Prep Prep Hooray!

After stalking me for weeks, the spring semester has finally caught up. I’ve spent a while ignoring it. I was able to get out of town for about four weeks and see some family and friends back in Alabama I haven’t seen in months and, in some cases, years.

And, like a good rookie prof, I brought some of my class materials with me so that I could spend some time prepping during the holidays. Any of you veteran profs want to take a guess as to how much I actually accomplished?

Right. But, I did complete and post my syllabi. I even added an exam to one of my classes (much to the faux chagrin of some of my students who follow me on Facebook).

Now I’m back in work mode. I spent Friday sorting through a month’s worth of mail, answering e-mails, and scheduling important dates during a faculty meeting (in addition to signing up for summer and fall classes). Now I’m spending my weekend doing more classroom prep. My three classes for this semester are Media Writing (which I taught last semester), Feature Writing and Media History.

I’ve tweaked Media Writing a bit, incorporating some things I learned while teaching it last semester. I’m still building the history and feature writing classes because I haven’t taught them yet. I’m spending today working on Media History. I’m familiar with both the textbook and a methods book I’m using, but I’m having to reread them in their entirety because they are new editions. And, I’m going to experiment with my teaching method for this class.

I’m thinking of doing a freestyle, no PowerPoint slides kind of thing. I want to foster discussion and thinking, not lectures and note taking. I’ve noticed that no matter what I’m talking about, as soon as a new slide pops up on the screen, students drop their heads and start typing/writing everything that’s on the screen. I find that to be kind of a drag on the class. So, I’m hoping that they’ll instead focus on our conversations and respond to my cues, such as “Hey, I want you to remember this.”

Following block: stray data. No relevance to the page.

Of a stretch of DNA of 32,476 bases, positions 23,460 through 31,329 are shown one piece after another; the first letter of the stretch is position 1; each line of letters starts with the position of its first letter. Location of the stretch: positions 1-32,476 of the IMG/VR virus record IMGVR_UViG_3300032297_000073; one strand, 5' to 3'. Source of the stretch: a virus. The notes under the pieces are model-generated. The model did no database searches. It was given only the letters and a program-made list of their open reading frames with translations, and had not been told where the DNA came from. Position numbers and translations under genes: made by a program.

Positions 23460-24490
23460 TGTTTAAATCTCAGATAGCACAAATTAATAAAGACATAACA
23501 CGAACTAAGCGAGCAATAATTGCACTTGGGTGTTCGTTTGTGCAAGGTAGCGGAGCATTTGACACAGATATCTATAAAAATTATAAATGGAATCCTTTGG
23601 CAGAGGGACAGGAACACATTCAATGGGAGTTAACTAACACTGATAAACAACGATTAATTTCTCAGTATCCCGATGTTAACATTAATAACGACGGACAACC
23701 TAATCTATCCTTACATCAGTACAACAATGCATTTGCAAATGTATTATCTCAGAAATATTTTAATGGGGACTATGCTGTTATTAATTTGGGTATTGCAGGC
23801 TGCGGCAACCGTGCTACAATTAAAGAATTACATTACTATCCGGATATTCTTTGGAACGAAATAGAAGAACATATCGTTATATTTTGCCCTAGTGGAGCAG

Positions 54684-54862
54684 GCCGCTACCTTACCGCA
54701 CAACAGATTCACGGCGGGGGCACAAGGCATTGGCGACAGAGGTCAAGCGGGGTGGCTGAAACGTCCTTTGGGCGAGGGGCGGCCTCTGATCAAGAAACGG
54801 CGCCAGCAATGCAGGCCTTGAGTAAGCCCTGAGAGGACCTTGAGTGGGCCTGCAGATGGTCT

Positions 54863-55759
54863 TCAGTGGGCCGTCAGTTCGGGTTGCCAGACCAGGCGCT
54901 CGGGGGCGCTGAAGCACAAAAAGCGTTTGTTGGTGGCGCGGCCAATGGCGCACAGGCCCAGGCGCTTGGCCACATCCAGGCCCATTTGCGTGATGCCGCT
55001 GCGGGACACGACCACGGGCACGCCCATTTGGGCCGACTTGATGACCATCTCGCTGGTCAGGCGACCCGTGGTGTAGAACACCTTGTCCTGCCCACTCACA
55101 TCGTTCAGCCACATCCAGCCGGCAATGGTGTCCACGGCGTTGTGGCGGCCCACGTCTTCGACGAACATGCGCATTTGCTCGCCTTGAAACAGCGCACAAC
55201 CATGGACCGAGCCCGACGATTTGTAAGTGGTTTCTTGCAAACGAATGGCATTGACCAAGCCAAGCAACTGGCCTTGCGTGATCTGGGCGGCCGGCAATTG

Am I being naive? Perhaps walking into a rookie prof pitfall?

P.S. When I talk of prepping for classes, I can’t help but think of my colleagues at Chung Dahm Learning in Seoul. It seemed like we were ALWAYS prepping for our classes. That’s one of the reasons why they’re among the best teachers in South Korea!
Comments
2 Responses to “Prep Prep Hooray!”
  1. Sheree says:

    Hi Butler,I gave up on PPT during my last year at Oklahoma State. Experimented by NOT using any PPT during lectures and everything seemed to work much better. I still made the PPTs I had at the time available via WebCT or D2L. Since then, I don't use any PPT with lectures, although I occasionally distribute a handout containing a selection of various slides from years past, sometimes updated, if I think the students need something extra.I've also experimented with using a "notes outline" with key concepts to help students take notes. I've found that most students won't take any notes unless they are prompted. Not sure why that is, so I came up with the idea of using an outline containing just enough information to begin to clue them into what might be important. Most students seemed to like this, although one evaluation said it was "too confusing." Not sure whether I'll continue the practice. Just an experiment in one course that, by it's nature, has to be more lecture (media law).

  2. Butler Cain says:

    Glad to hear it has been working for you, Sheree. I like your outline idea, too. I'm planning to give my students an outline of each chapter assignment to make sure they focus on the really important stuff I want to discuss in class.

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